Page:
Private Property and the Environment: Two Views by Jane S. Shaw and John Hospers Jane S. Shaw: People concerned about freedom recognize the importance of property rights as the foundation for a system of cooperation and mutual exchange. Often, however, they abandon their convictions about the value of property rights when they address environmental issues. Yet a more thorough understanding of property rights would lead them to recognize that private rights offer the best hope for protecting many components of the natural environment. …John Hospers replies: Jane Shaw seems to assume that my quarrel is with private property. But it is not: the deforestation of the Amazon basin would be an ecological tragedy regardless of by whom or under what auspices it is done, whether by private owners, communal owners, or government owners. If Brazil had a Homestead Act similar to that of the U.S.A. in the nineteenth century, and the new owners destroyed the forests, the result would be the same as it now is under a government program of resettlement. It is what is done that portends disaster, not by whom it is done. … Read more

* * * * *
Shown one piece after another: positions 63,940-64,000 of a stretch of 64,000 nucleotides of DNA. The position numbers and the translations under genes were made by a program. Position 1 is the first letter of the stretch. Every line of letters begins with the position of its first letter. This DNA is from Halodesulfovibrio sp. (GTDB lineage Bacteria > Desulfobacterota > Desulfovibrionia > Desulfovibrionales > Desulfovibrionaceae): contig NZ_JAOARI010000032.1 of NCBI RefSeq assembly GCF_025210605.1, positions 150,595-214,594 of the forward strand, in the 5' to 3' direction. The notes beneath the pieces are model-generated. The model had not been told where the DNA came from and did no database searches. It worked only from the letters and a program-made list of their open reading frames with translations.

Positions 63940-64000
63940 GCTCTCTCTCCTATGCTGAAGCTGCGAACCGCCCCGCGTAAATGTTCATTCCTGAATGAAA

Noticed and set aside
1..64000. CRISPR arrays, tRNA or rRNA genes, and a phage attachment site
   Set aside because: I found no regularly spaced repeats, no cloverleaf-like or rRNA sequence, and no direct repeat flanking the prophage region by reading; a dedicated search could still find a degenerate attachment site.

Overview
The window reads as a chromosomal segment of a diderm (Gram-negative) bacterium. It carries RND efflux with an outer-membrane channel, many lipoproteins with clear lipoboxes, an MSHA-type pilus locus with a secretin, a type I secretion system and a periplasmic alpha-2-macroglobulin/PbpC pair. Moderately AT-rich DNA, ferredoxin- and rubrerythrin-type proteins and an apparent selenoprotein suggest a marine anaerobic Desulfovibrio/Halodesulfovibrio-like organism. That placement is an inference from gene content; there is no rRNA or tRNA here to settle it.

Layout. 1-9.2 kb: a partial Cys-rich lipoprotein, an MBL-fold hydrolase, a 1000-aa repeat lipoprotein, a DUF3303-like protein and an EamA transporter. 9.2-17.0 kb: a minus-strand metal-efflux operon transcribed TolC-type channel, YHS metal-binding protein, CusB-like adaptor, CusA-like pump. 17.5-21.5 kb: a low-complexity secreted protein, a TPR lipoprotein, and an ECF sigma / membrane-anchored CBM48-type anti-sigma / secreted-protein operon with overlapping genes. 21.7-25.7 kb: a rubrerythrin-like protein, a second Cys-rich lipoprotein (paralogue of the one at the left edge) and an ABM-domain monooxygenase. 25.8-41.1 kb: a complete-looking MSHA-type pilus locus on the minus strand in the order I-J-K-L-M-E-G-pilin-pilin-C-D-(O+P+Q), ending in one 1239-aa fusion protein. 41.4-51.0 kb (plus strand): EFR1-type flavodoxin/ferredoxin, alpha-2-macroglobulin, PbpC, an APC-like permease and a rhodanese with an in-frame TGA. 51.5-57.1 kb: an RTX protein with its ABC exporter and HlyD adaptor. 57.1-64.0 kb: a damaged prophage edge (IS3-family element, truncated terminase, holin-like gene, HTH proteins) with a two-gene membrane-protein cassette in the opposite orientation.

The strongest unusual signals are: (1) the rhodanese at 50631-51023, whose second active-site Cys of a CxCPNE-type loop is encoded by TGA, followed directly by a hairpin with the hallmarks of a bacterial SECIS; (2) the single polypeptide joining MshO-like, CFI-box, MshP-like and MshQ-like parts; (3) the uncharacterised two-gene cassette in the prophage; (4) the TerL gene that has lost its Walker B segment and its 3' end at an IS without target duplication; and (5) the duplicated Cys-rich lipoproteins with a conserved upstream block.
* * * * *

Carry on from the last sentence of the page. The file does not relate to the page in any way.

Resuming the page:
Law and Property: The Best Hope for Liberty? by Norman Barry . There is little left of the conventional protections for individualism in the modern world. Whatever theoretical virtues there may be in democracy (and there aren’t many 1 ), in practice it has disintegrated into a struggle among self-regarding interest groups, mediated by government, over wealth that is exclusively created by private individuals. The Constitution has proved to be little more than a parchment protection against legislative predators. Federalism, which once offered the possibility of exit from more burdensome states, has ceased to be an escape route because the U.S. Supreme Court, in upholding virtually every act of centralization since Franklin Roosevelt, has turned the states into mere agents of Washington , D.C. Read More.